Strategic Human Resource Evaluation
Cabrera, Angel, Cabrera, Elizabeth F., Human Resource Planning
Every day more organizations recognize that their people are a source of competitive advantage. As a result, HR departments are evolving from playing a merely administrative role to becoming "strategic partners" responsible for contributing to the achievement of business objectives. This evolution requires that new ways of defining and assessing HR success be developed. Traditional operational measures of internal efficiency are not sufficient. HR departments must now be able to demonstrate the value of their strategic contributions.
This article describes a framework for HR evaluation that can help assess the impact of HR on the organization's business objectives. It then presents information that HR directors from 72 companies in Spain provided regarding their HR evaluation practices, as well as the roles realized by their HR departments. The findings illustrate the current state of HR evaluation and show how, as HR departments assume more strategic responsibilities, their evaluation systems become increasingly sophisticated.
Traditionally, many human resource departments measured their accomplishments by how busy they had been (Cascio, 1991): how many people they had recruited or interviewed, how many hours of training they had provided, or how many grievance procedures they had handled. This practice responded to a view of HR as an administrative support function needed to carry out personnel-related activities. This conception of the HR function is changing as organizations begin to realize the potential competitive value of their people (Wright, et al., 1994). More and more organizations are making conscious efforts to design HR practices that allow them to develop the strategic value of their people. This new approach, referred to as strategic human resource management (SHRM), calls for an expanded HR role that includes strategic as well as administrative functions (Boxall, 1996; Kane, 1996; Purcell, 1995; Schuler, 1992). Changing the focus of HR also requires that new ways of defining and assessing HR success be developed.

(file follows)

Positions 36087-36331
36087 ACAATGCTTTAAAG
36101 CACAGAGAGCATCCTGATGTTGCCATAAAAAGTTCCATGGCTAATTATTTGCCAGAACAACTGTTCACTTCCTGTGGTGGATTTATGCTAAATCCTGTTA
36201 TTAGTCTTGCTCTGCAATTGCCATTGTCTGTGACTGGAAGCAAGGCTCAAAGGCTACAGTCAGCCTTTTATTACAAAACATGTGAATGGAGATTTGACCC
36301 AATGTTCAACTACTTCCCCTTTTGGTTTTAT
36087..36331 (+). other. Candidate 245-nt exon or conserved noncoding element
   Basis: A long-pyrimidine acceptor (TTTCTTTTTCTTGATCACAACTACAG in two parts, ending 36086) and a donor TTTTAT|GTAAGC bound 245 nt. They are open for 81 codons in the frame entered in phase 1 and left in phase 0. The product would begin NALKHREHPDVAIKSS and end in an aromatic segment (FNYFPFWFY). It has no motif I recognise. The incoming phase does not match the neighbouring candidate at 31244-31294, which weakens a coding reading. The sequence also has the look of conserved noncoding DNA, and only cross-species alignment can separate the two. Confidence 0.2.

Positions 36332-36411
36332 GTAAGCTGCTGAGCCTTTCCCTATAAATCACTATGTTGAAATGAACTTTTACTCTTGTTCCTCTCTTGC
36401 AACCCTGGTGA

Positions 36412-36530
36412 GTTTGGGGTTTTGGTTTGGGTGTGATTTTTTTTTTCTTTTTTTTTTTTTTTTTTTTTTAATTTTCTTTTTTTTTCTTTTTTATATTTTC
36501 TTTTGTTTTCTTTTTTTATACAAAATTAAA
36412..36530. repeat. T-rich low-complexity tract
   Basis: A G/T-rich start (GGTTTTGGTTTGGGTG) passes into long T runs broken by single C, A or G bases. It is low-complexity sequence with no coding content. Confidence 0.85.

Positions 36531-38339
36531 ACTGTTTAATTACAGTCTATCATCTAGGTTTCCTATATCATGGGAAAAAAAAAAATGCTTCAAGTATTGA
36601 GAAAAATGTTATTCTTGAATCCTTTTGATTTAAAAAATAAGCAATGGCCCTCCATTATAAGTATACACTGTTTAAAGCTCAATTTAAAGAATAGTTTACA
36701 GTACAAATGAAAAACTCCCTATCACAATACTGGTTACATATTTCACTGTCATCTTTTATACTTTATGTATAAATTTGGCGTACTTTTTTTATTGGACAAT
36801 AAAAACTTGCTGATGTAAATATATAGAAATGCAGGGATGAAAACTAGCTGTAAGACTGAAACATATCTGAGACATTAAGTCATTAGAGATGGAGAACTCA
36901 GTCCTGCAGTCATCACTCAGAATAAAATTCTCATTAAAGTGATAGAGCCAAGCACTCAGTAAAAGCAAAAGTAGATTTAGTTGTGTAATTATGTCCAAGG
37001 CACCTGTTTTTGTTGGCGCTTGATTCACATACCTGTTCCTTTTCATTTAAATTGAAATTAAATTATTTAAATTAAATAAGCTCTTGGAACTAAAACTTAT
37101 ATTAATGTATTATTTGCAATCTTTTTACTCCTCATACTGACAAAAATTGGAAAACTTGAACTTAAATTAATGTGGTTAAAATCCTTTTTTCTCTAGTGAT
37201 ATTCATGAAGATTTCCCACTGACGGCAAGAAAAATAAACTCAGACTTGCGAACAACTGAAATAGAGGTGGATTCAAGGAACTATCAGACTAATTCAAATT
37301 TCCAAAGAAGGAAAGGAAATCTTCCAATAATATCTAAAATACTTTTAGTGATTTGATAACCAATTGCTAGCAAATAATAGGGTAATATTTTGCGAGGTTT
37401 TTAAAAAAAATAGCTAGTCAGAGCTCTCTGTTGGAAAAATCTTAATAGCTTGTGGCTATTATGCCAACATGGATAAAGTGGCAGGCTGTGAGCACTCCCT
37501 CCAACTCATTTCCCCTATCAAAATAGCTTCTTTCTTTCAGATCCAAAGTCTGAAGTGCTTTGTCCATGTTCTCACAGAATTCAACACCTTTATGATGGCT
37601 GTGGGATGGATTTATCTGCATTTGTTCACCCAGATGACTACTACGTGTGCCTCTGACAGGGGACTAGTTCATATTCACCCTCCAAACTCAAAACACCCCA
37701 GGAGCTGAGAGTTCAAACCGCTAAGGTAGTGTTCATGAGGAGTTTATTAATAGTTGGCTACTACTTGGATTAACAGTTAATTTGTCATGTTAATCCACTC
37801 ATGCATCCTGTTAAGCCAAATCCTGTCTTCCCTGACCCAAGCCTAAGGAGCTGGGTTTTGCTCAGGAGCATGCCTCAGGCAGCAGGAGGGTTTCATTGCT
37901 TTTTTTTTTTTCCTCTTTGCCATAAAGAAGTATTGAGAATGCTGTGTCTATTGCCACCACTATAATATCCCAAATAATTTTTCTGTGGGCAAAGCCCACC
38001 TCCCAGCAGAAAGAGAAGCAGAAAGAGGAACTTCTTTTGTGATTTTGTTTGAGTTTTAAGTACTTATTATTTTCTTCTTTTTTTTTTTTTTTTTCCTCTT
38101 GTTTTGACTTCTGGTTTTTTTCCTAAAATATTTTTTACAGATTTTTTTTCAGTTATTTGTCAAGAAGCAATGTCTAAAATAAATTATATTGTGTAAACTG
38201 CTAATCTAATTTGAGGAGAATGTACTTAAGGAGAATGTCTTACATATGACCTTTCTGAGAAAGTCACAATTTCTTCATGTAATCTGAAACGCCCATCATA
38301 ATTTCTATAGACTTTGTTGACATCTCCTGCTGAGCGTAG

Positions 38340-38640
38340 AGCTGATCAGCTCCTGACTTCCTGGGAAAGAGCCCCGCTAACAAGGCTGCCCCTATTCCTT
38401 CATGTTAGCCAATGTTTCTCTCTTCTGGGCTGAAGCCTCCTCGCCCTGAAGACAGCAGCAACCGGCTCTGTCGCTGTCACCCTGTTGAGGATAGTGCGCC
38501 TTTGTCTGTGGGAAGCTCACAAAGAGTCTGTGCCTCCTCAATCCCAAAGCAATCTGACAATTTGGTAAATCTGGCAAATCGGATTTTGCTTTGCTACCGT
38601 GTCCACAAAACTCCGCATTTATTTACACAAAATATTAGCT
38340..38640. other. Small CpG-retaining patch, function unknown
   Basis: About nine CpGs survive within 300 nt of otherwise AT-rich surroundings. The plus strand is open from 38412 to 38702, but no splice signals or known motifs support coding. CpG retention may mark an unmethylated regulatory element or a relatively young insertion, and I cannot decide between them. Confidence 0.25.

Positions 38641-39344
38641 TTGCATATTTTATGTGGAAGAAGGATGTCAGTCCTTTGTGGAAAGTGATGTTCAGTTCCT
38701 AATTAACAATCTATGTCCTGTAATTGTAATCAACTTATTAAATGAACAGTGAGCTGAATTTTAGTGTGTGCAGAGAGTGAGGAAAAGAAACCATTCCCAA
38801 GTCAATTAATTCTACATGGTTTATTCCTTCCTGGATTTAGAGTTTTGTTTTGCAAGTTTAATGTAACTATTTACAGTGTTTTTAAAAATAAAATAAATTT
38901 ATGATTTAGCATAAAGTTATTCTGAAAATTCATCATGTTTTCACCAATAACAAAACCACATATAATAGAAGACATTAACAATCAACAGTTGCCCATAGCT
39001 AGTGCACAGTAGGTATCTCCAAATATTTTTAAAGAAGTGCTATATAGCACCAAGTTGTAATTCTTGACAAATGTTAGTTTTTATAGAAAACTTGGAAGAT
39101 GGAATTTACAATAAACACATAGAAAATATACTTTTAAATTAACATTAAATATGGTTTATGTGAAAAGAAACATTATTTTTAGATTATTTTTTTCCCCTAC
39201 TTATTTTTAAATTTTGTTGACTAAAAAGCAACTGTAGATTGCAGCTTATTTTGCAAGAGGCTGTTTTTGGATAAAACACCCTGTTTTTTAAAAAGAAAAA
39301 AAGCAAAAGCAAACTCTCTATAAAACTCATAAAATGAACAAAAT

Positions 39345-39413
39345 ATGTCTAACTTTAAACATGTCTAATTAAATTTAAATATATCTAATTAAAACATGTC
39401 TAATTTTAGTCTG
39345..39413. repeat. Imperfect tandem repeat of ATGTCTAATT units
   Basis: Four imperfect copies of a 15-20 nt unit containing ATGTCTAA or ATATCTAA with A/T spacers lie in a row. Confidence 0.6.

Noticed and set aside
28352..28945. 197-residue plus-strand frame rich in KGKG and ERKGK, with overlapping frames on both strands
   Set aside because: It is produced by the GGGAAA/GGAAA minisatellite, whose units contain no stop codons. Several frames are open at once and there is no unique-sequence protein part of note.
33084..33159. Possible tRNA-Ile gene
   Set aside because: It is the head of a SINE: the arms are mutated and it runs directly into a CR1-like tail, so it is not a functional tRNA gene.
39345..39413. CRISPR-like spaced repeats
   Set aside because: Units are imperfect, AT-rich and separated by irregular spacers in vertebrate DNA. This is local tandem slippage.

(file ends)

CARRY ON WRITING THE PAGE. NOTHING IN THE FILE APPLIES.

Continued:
According to Ulrich (1998), the modem HR function encompasses four complementary roles. The first role, administrative excellence, is important because it is an immediate way of contributing to the overall efficiency of the organization and it helps build the credibility that HR needs to assume other influential roles. The second role HR professionals must realize is that of employee champion. Recognizing the value of committed, motivated employees, HR must play the critical role of employee advocate. The HR department must be the employees' voice in management discussions and should initiate actions that address employees' issues and concerns.
Two additional roles modern HR departments must realize are those of strategic partner and change agent. Being a strategic partner calls for an ongoing evaluation of the alignment between current HR practices and the business objectives of the firm, and a continuing effort to design policies and practices that maximize this alignment. HR professionals must help determine how the company's current culture, competencies, and structure must change in order to support the organization's strategy. At the same time, the HR department should play a key role in implementing and managing these changes, assessing potential sources of resistance to change, and collaborating with line managers to overcome these barriers (Exhibit 1).
The first two roles mentioned, those of administrative expert and employee champion, are of a day-to-day, operational nature, whereas the roles of strategic partner and change agent represent the emerging strategic dimension of the HR function. In a similar fashion, the roles of administrative expert and strategic partner deal with processes, while the employee champion and change agent roles focus on people.
If this strategic turn in the HR function is taking place, one should expect to see a parallel trend in the way in which the HR department evaluates its own performance. …